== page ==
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I work in a cinema, and today we received our copy of Christopher Nolan's Interstellar: which came packaged and labelled as "Flora's Letter"

As is quite well known, film's are distributed (and sometimes produced) under working titles or false titles, in order to interfere with potential pirates or thieves.

What is less well known, is that most film producers cannot resist the opportunity to leave clever clues and hints; almost like serial killers!

Even previous Nolan films have a precedent for this, being distributed as Backbreaker (The Dark Knight Rises) and Be Kind, Rewind (Memento)...

Which leads me to ask... What is the significance of 'Flora's Letter'?

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    Maybe that the Gnostic Letter to Flora claims that the universe was created by an imperfect God... Or maybe I'm over-reaching and it's just the prevalent theory that the film is Nolan's letter to his daughter Flora. :) – Walt Nov 5 '14 at 15:51
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    @Walt!!! WRITE AS AN ANSWER! This is a good answer! – John Smith Optional Nov 5 '14 at 16:00
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    Nah, haven't seen the film yet, just the trailer, so not really qualified. But it's easy to imagine that Cooper & Murph parallel Nolan & Flora. – Walt Nov 5 '14 at 16:04
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    I'm testing the film today so I should know for sure if there's anything plot wise by tonight, but Damn: I think you may have cracked it, and only 15 mins after being posted! Well done. – John Smith Optional Nov 5 '14 at 16:06
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    @NapoleonWilson, edited to be clearer, but the DCP package is being distributed under the title Flora's Letter, yes – John Smith Optional Nov 5 '14 at 17:14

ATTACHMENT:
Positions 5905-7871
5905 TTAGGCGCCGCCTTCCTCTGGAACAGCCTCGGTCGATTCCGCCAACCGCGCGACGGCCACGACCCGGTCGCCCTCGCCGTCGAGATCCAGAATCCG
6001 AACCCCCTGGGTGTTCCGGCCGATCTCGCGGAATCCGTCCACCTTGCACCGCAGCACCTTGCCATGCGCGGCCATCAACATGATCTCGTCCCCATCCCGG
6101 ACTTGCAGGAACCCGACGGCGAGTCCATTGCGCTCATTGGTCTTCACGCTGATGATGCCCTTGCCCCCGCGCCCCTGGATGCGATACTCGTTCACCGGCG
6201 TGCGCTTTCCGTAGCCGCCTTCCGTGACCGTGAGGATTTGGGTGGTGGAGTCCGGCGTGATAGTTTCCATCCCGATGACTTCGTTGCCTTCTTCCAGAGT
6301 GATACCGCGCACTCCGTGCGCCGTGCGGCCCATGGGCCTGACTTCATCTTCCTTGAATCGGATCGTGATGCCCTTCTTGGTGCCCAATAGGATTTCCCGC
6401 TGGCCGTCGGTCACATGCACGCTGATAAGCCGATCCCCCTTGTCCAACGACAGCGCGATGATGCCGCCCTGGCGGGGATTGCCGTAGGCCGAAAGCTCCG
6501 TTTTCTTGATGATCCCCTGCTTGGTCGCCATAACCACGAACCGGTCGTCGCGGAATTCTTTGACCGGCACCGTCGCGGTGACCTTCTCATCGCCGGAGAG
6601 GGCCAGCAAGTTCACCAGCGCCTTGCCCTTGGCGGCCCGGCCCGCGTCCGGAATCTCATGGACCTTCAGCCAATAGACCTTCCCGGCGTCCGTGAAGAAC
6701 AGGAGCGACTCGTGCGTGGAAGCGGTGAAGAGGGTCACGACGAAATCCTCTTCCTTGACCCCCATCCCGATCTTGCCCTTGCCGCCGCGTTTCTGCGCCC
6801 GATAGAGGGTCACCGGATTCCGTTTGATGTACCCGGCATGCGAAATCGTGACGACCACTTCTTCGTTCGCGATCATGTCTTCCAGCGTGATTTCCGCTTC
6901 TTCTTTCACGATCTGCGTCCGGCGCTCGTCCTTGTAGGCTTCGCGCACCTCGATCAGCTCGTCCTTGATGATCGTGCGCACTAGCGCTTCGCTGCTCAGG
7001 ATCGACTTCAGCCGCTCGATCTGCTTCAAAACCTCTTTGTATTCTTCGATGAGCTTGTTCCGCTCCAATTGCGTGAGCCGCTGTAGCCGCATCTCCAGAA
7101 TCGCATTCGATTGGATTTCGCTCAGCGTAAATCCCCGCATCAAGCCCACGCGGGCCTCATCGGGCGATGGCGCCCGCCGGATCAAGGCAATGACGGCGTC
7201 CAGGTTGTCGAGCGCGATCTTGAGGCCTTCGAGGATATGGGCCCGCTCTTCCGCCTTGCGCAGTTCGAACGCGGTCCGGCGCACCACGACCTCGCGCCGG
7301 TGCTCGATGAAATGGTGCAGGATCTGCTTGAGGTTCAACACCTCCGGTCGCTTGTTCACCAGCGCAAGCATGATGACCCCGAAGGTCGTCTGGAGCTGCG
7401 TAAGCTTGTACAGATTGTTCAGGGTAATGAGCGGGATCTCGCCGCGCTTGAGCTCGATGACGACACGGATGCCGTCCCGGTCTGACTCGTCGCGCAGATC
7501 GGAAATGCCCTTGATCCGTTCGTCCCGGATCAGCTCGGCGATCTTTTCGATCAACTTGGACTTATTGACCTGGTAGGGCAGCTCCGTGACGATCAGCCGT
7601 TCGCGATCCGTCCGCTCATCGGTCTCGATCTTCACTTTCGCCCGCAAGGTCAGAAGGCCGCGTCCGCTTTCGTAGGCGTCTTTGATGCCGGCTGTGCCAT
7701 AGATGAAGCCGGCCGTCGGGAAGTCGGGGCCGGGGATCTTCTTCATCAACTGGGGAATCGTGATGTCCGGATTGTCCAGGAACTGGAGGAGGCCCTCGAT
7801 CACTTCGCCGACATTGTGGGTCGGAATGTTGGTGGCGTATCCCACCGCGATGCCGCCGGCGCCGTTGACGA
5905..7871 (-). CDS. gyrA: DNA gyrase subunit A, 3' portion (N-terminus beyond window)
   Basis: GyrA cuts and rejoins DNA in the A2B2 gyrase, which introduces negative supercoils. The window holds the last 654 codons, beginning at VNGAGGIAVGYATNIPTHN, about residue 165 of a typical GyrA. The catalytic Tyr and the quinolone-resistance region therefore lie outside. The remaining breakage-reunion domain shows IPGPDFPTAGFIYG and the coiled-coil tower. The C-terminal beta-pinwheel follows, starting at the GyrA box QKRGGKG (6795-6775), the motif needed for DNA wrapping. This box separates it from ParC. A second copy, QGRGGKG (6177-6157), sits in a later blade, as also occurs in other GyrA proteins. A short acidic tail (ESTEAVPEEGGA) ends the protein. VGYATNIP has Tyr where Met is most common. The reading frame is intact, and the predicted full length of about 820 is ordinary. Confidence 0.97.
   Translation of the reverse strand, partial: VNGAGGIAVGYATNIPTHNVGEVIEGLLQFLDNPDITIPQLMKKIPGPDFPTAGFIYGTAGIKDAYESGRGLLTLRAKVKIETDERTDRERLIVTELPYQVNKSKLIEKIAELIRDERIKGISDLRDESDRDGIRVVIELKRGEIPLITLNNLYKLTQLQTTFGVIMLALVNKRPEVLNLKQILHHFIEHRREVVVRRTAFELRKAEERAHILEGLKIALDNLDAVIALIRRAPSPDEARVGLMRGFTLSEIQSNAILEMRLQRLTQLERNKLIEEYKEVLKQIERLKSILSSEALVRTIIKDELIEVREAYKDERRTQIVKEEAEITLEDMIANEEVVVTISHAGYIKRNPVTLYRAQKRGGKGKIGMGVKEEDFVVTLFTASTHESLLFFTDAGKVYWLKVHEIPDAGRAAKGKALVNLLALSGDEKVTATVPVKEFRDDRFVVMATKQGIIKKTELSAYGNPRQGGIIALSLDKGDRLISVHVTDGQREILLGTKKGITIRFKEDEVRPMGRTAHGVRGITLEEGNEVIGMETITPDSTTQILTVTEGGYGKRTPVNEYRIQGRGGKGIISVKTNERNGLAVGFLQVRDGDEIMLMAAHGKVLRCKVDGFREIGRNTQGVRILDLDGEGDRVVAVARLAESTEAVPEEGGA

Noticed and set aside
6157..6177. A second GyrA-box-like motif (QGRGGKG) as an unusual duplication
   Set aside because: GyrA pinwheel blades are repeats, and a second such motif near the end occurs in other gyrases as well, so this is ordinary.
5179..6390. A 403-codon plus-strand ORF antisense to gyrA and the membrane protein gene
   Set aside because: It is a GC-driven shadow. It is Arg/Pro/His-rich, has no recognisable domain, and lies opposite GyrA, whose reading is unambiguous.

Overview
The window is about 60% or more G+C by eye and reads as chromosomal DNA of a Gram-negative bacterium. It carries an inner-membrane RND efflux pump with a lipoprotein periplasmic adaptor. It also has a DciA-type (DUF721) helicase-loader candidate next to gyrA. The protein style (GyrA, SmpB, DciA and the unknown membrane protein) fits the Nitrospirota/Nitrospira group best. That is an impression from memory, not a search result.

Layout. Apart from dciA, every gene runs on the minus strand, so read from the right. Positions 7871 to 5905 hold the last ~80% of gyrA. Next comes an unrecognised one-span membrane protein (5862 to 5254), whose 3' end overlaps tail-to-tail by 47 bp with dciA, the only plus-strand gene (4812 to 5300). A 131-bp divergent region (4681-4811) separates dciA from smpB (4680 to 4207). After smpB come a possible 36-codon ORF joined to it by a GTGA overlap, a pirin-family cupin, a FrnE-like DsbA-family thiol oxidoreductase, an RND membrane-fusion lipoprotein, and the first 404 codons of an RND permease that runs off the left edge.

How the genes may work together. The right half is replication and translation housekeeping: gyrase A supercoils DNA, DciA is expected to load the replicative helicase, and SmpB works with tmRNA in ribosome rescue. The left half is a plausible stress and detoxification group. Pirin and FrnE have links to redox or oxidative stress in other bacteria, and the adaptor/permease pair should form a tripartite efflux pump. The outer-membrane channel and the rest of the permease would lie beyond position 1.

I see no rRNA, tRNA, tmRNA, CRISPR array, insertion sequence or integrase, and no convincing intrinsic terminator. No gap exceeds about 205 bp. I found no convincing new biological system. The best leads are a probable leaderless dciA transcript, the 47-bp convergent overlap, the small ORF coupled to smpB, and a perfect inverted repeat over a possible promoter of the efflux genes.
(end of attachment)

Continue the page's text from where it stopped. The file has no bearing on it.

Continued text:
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It was the working title of the film based on his daughters name:

Nolan’s father died in 2009, after a year-long battle with cancer that was diagnosed just as the film-maker was finishing Inception, and as Jonah was starting to write Interstellar. His father’s diagnosis was “very much in my mind,” Jonah said, “the connection that you have with your parents. It was the background to much of it.” Nolan himself sees Interstellar more in terms of his relationship with his own children – Rory, Magnus, Oliver and Flora – all of whom have given him the working titles for the last four of his movies. The Dark Knight was “Rory’s First Kiss”, Inception was “Oliver’s Arrow”, The Dark Knight Rises was “Magnus Rex”, and Interstellar was “Flora’s Letter”

Source: theguardian.com

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Quite simply... "Interstellar" is not a science-fiction movie. It is a metaphor for the bond of love between a father and his daughter.

When Nolan initially interviewed McConaughey and Zimmer for the lead role and musical score, he told them nothing about the plot of the movie. Instead, he discussed the love within family, particularly between a father and his daughter.

"Interstellar" is not science-fiction. That's just a plot device. It's about how parent-child love can transcend all boundaries.

Flora is Nolan's daughter.

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